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Have A Baby, Win A Car

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Tomorrow is a big day in central Russia. From CNN:

"Gov. Sergei Morozov has decreed Sept. 12 a Day of Conception and is giving couples time off from work to procreate. Couples who give birth nine months later on Russia's national day "“ June 12 "“ will receive money, cars, refrigerators and other prizes."

Providing procreation incentives is common practice for areas in the midst of a demographic crisis. Here are some other deals offered to the child-bearing masses:

Elsewhere in Russia: The region of Ahtubinsk has offered young couples a new house if they could prove they were fertile and not alcoholics, and had three children in five years.

Quebec: If mothers give birth within five years of graduation, the government will pay half their college loans. Quebec has also promised to enact a four-day workweek for parents with young children. It offers baby bonuses of $500 for the first child, $1,000 for the second and $7,500 for third and subsequent children, and will offer interest free loans of up to $5,000 to purchase a home.

Japan: The farm town of Yamatsuri pays parents $9,200 per birth — $4,600 three months after the baby is born, and the rest over 10 years.

: French parents have it good. Perks include three-year paid parental leave with guaranteed job protection; universal, full-time preschool starting at age three; subsidized daycare before age three; stipends for in-home nannies; and monthly childcare allowances that increase with the number of children per family.

Germany: A parent who leaves the workforce after a child is born will be paid two-thirds of his or her net wage, up to a maximum $2,375 per month. One parent can claim 12 months, or the benefit can be split between two parents for 14 months.

Cyprus: The government of Cyprus has proposed giving couples the equivalent of $46,000 U.S. dollars for having a third child.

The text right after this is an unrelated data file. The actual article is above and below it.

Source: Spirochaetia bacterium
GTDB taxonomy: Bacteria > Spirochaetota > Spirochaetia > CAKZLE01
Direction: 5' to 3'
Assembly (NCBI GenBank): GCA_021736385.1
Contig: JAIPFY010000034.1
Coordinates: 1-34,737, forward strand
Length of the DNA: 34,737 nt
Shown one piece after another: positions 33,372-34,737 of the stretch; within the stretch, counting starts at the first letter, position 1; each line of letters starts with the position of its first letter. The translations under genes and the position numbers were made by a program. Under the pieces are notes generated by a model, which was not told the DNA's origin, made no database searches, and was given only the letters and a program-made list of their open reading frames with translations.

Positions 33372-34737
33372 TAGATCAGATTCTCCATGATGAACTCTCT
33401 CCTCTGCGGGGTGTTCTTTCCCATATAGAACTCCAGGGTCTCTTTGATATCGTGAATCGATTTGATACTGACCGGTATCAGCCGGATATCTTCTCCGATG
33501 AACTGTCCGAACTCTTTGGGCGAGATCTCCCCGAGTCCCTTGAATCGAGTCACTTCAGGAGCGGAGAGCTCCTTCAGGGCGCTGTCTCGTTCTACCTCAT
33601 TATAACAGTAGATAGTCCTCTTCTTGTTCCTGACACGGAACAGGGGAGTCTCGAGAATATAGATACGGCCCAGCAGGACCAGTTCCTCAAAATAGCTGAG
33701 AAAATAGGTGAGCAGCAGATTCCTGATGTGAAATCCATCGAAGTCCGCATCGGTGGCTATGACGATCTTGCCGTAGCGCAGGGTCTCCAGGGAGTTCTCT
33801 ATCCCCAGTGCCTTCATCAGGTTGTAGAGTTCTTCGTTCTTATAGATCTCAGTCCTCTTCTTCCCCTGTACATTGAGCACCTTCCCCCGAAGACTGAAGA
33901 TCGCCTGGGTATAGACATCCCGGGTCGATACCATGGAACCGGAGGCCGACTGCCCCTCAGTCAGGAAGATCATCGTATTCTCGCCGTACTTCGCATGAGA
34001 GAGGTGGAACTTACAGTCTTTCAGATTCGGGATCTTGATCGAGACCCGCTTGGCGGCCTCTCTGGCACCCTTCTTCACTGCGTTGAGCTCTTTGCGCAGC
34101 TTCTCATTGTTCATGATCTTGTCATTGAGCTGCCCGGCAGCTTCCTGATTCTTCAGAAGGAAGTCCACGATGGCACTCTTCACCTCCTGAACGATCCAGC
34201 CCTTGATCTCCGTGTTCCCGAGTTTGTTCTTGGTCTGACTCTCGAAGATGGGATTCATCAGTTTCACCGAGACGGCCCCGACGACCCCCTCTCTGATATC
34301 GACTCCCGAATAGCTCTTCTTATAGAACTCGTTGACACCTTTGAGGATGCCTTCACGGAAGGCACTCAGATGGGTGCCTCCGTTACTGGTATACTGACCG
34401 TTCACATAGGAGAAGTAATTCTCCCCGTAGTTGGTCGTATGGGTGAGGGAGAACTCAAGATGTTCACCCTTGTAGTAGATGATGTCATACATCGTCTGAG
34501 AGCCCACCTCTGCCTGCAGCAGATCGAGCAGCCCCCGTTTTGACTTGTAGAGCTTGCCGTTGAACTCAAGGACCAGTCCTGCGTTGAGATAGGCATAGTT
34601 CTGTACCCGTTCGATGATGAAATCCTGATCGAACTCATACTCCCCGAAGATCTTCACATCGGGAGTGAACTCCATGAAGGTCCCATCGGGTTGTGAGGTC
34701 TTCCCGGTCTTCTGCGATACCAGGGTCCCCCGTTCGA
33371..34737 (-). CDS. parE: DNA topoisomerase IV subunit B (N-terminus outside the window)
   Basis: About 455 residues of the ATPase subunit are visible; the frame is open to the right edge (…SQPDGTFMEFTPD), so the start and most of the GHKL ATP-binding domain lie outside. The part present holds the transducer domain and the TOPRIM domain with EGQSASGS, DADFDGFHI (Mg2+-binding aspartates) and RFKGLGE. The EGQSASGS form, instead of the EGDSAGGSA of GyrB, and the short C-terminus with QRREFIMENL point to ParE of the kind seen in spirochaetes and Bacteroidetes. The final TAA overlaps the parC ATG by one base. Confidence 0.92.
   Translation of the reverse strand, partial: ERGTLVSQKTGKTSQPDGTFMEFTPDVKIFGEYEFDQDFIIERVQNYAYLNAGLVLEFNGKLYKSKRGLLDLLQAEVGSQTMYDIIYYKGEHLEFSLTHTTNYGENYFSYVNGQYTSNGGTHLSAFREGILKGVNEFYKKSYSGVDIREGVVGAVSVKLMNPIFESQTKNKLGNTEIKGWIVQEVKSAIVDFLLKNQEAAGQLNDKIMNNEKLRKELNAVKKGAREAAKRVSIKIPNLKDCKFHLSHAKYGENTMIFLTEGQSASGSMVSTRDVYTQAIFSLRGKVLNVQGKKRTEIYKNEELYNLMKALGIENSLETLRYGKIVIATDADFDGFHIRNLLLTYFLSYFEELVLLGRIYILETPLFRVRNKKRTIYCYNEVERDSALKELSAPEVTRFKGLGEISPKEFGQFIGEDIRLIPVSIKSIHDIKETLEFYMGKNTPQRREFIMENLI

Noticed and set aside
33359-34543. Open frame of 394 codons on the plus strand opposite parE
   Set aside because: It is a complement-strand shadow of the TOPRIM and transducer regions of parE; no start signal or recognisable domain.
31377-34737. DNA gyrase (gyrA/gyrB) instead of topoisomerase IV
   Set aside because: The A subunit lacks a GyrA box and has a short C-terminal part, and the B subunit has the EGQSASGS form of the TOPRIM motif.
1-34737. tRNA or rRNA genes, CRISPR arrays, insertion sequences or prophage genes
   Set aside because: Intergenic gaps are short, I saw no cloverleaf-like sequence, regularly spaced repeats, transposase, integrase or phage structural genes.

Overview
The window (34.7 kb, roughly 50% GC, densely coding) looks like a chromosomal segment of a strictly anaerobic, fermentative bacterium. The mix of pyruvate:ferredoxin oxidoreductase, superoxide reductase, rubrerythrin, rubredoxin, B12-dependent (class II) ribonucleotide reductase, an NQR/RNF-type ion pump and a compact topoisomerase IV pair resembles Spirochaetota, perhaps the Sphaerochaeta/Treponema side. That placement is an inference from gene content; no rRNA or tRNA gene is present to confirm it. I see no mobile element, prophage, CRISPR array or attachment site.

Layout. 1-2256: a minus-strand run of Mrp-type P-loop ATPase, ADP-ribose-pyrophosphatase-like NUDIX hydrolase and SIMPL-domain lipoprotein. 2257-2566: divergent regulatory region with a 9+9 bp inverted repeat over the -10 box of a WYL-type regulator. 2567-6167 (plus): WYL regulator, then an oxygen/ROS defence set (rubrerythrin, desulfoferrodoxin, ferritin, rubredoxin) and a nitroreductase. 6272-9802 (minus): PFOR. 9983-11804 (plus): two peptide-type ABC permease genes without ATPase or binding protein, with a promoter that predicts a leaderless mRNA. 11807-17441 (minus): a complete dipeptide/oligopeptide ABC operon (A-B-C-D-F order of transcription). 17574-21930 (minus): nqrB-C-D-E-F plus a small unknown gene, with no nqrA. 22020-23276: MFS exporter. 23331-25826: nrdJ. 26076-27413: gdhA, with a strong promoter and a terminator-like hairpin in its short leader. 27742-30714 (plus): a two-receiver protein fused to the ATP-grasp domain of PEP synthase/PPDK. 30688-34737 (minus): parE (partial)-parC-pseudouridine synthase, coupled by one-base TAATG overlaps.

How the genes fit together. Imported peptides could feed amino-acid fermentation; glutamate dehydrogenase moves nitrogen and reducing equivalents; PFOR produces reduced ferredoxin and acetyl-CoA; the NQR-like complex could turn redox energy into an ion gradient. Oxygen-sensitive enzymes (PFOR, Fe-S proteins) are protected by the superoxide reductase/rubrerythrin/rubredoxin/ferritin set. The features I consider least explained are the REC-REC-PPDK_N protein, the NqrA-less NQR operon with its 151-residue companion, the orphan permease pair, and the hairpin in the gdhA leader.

If you're the product of a birth incentive program "“ or just know of one "“ tell us about it.

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iStock // Ekaterina Minaeva
Man Buys Two Metric Tons of LEGO Bricks; Sorts Them Via Machine Learning
May 21, 2017
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iStock // Ekaterina Minaeva

Jacques Mattheij made a small, but awesome, mistake. He went on eBay one evening and bid on a bunch of bulk LEGO brick auctions, then went to sleep. Upon waking, he discovered that he was the high bidder on many, and was now the proud owner of two tons of LEGO bricks. (This is about 4400 pounds.) He wrote, "[L]esson 1: if you win almost all bids you are bidding too high."

Mattheij had noticed that bulk, unsorted bricks sell for something like €10/kilogram, whereas sets are roughly €40/kg and rare parts go for up to €100/kg. Much of the value of the bricks is in their sorting. If he could reduce the entropy of these bins of unsorted bricks, he could make a tidy profit. While many people do this work by hand, the problem is enormous—just the kind of challenge for a computer. Mattheij writes:

There are 38000+ shapes and there are 100+ possible shades of color (you can roughly tell how old someone is by asking them what lego colors they remember from their youth).